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Depending on the situation, standard homeowners insurance policies may cover damage caused by fallen trees. Before you file a claim, it’s best to look over your policy. To get a basic idea of what’s covered and what not when it comes to fallen trees, check out our guide made with the help of Mike Gulla, Hippo’s director of underwriting.
When does homeowners insurance cover fallen trees?
If a tree falls down, a typical homeowners insurance policy can cover damage to the structure of a home and the contents within it. If the tree falls as a result of heavy winds, a hurricane, lightning, a fire, vandalism or hail,…CLICK TO TWEET
If a tree falls down, a typical homeowners insurance policy can cover damage to the structure of a home and the contents within it. If the tree falls as a result of heavy winds, a hurricane, lightning, a fire, vandalism or hail, your insurance provider likely won’t ask any questions. Homeowners insurance also covers tree removal if an insured structure was hit. Policies often limit how much coverage is provided for removing a tree. Typically, the amount falls between $500 and $1,000. This coverage extends to plants, shrubs and branches too, which can become projectiles during a storm.
When aren’t fallen trees covered?
If a tree falls as a result of an uncovered peril — like an earthquake or flood — your standard homeowners insurance policy may not foot the bill. The same rule applies to aging or rotting trees and any preventable events. If the fallen tree doesn’t cause any damage, you’re also on your own. That may be the case if a tree falls but doesn’t hit a structure and lands in your yard. In some cases, a provider might pay to remove a fallen tree that hasn’t damaged any property if it’s blocking a driveway, handicap entrance or another vital access point.
Does it matter where the tree fell from?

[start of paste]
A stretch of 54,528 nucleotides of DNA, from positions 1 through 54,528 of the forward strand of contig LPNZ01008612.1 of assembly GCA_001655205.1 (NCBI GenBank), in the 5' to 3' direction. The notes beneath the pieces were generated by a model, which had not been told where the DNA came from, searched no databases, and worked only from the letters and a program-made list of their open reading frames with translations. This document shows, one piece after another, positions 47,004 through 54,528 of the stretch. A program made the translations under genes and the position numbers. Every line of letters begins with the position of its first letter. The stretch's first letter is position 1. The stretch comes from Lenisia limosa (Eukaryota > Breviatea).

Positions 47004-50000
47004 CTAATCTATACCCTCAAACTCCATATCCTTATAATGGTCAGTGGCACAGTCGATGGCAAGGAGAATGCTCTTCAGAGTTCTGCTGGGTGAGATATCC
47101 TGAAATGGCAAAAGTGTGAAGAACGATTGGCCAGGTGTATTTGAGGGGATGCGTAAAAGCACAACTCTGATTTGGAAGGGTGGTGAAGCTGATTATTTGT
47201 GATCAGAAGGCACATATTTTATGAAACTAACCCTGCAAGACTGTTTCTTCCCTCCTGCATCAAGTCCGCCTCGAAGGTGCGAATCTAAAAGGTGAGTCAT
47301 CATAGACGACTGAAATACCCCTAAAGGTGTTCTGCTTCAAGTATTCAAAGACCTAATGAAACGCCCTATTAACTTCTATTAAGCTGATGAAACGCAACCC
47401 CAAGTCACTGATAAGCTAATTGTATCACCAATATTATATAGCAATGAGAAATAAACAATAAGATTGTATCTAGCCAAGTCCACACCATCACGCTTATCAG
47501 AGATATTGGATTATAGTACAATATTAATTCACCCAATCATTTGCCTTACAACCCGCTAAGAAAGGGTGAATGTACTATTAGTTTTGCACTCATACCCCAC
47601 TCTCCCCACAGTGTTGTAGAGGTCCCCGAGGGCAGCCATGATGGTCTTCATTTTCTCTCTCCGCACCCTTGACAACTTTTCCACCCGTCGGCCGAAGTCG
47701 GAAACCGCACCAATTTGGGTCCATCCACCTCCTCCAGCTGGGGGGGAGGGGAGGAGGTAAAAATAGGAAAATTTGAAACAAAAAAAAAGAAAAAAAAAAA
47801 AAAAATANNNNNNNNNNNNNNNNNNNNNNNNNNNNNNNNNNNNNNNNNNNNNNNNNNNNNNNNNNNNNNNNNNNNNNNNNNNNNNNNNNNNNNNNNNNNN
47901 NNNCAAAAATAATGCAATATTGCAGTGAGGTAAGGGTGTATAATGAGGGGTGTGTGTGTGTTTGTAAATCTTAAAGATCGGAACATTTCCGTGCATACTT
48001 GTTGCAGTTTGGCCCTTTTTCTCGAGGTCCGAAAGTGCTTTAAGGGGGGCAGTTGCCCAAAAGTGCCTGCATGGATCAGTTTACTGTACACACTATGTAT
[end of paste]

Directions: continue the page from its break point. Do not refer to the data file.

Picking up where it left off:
If a tree falls, your insurer won’t be concerned about its original location. It doesn’t matter if the tree was on your property or in your neighbor’s yard. Where it ended up is all that matters. It’s up to the homeowner whose property was damaged to file a claim with their insurance provider. According to the Insurance Information Institute, your insurance company may try to collect funds from your neighbor’s insurance company in a process called subrogation. If everything works out, you might get a refund for the money you spent on your deductible.
How to prevent falling trees
Damage caused by fallen trees may be covered. But that doesn’t mean you shouldn’t do what you can to prevent damage from occurring in the first place. Every once in a while, take a closer look at what’s in your yard. Take note of older or unhealthy trees that are hunched over and any any with exposed roots or split trunks. They’re more likely to weaken over time and fall down if a storm hits. Consider hiring a removal service or trimming the tree and removing it yourself. Your insurance provider may challenge a claim if you are not exercising reasonable caution or performing proper maintenance.
Insurance providers often cover damage caused by fallen trees. You should read over your homeowners insurance policy and think about changes you can make to keep your property safe. Take photos if you can and keep track of any receipts for items you purchase. They will come in handy when you’re ready to file your next insurance claim.
Still have questions about homeowners insurance and fallen trees? Contact a Hippo specialist. We’re here to help!